Terri Welch’s job is to sell the San Diego Zoo, and one recent morning in a posh New York City hotel, she was ready for action. Welch, who is a very good looking woman of twenty-nine, wore a two-piece cotton dress, expensive nylons embossed with little blue designs, high heels, and deftly applied make-up. “I’m not just selling bus tours. I’m selling full-blown theme parties,” she said confidently. ‘‘This can be very lucrative. Very, very lucrative.”
In a few moments, into the exhibition hall where Welch was standing would stream a thousand or so professional meeting planners, people who routinely organize gatherings of thousands of corporate managers, youth groups, professional association members, and other people with the money and desire to flock to one geographical location. The meeting planners pick the cities, the hotels, the tour bus operators. They decide if the San Diego Zoo will be on the itinerary of large groups of people.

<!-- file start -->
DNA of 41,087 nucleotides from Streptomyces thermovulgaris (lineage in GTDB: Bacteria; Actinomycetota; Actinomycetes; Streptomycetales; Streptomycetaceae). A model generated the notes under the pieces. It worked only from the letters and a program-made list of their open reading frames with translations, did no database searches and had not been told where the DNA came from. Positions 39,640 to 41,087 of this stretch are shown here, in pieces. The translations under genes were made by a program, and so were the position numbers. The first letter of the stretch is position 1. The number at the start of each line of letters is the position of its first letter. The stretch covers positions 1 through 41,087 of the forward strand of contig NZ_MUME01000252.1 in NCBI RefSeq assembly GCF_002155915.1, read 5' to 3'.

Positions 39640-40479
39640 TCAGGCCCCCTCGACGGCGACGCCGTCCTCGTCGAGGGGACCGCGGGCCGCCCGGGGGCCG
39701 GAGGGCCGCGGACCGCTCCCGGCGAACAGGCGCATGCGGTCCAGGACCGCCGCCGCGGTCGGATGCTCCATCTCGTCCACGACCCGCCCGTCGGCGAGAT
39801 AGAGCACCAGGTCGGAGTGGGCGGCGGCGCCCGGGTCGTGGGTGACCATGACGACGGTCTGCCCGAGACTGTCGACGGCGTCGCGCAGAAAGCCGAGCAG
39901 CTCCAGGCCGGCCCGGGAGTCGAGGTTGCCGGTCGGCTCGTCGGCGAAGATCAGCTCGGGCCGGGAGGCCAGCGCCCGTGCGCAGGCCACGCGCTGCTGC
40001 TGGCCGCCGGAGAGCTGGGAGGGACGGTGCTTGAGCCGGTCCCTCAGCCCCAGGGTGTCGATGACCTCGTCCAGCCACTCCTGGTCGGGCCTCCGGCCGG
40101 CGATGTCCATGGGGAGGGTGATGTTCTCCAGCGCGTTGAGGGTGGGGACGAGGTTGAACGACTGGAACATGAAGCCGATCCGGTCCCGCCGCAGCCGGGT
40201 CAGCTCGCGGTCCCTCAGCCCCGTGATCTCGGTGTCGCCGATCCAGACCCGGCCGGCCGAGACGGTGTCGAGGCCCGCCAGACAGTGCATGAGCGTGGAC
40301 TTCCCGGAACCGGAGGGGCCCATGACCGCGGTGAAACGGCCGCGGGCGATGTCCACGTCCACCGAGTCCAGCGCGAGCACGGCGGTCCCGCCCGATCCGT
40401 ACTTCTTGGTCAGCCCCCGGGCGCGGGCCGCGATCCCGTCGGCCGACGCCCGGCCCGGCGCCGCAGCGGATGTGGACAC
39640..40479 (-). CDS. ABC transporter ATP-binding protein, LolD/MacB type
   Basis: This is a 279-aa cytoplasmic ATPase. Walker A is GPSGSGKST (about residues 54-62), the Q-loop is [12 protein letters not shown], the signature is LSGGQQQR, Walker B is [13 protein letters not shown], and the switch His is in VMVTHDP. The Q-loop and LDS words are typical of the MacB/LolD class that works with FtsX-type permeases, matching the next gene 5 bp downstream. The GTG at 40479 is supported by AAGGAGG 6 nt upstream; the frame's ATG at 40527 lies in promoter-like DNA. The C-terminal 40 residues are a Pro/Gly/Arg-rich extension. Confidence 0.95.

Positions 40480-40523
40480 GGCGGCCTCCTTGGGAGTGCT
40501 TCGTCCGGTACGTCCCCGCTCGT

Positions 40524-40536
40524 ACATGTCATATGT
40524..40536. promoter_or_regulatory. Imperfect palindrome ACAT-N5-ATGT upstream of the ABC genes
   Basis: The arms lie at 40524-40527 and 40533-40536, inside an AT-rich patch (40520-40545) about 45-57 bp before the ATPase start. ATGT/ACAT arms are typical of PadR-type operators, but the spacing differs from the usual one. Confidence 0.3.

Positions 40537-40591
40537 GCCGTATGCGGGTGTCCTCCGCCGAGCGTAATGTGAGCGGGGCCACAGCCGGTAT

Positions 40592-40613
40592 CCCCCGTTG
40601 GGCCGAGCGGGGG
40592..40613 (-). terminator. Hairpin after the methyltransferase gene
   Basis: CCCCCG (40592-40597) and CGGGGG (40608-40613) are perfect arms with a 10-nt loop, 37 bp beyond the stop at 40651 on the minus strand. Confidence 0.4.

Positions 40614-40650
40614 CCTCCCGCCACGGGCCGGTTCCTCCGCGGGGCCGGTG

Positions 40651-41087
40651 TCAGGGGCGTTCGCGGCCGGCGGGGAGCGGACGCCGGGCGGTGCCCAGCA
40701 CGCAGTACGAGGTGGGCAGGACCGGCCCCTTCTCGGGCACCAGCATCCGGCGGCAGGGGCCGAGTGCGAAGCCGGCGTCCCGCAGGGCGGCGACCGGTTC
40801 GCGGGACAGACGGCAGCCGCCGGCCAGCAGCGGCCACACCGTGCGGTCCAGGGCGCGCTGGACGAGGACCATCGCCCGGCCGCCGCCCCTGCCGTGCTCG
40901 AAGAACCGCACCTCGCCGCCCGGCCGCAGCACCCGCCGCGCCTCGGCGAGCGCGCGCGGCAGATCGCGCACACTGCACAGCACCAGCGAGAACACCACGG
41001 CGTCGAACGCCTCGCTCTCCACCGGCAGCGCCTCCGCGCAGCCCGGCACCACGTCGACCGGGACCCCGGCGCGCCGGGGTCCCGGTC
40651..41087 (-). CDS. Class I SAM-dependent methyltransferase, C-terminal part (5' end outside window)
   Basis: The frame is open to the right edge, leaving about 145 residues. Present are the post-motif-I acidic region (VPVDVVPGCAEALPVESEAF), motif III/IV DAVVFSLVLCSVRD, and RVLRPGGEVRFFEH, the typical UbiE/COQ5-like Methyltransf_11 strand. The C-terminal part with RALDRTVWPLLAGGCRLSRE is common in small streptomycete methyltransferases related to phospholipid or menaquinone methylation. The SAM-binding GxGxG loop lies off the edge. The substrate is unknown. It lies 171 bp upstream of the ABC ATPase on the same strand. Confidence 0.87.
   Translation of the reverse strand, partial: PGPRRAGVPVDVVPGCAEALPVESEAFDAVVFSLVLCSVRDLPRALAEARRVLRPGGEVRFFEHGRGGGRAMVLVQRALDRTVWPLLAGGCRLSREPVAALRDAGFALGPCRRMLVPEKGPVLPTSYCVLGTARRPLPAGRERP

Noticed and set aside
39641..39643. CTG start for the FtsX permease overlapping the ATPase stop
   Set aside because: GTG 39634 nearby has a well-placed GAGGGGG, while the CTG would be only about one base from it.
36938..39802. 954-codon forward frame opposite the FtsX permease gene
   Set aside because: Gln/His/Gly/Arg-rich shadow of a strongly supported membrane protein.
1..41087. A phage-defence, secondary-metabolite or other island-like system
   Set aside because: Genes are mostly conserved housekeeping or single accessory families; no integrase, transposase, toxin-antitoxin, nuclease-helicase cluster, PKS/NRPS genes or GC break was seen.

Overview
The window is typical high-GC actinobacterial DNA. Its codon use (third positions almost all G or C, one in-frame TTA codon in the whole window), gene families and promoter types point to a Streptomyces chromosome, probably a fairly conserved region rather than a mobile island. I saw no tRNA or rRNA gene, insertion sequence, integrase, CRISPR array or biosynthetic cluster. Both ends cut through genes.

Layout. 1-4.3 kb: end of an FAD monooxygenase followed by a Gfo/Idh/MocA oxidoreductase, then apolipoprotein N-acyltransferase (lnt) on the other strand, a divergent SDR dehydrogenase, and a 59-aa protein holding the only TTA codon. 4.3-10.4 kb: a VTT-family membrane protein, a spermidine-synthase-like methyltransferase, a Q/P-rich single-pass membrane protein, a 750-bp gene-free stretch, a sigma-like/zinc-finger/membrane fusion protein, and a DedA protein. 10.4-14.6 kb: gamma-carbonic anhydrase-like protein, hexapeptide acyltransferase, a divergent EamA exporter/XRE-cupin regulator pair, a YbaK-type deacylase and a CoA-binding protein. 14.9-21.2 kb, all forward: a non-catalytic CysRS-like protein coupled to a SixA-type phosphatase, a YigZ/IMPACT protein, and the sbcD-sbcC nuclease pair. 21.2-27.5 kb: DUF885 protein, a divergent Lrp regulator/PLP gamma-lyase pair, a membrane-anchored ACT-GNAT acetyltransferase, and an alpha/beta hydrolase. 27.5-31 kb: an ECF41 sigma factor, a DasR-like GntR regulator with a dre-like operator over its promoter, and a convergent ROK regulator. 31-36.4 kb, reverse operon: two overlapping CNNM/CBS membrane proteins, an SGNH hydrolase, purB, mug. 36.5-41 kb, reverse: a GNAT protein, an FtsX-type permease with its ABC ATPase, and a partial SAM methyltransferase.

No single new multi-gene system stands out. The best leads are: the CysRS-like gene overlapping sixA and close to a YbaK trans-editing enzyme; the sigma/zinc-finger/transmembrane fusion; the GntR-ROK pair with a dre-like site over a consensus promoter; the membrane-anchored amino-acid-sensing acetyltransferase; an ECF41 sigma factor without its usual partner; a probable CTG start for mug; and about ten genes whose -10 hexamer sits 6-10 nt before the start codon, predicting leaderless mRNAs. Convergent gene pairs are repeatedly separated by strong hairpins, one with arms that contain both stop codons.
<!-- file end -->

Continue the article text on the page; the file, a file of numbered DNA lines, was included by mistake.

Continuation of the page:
So Welch was ready to make her pitch, along with representatives for Sea World, a half-dozen San Diego hotels, and two San Diego tour operators. Each organization had paid its own way to New York, but they had been brought together as a group by the San Diego Convention and Visitors Bureau. The ConVis bureau, supported primarily by tax money, every year spends millions of dollars on the task of getting people to travel to San Diego. Some of the bureau’s employees say friends tease them that the job of drawing visitors here must be the easiest work there is.
In response, the ConVis people say travel is the most competitive business in the world. “It’s the one business everyone can get into,’’ says Al Reese, ConVis vice president of public affairs. “The first thing every underdeveloped country does is to establish a travel bureau and open a state airline.’’
At the recent “Meeting World” gathering in Manhattan, that competition brought hundreds of exhibitors to booths spread over three hotel floors. Some flaunted displays reeking of money. The New York Hilton, for example, erected a miniature replica of the Manhattan skyline, constructed out of silver and gray freestanding “skyscrapers.” The Las Vegas Convention and Visitors Authority, richest in the country with an annual budget of more than $40 million, hustled business against a curved blue Plexiglas backdrop that suggested racy excitements.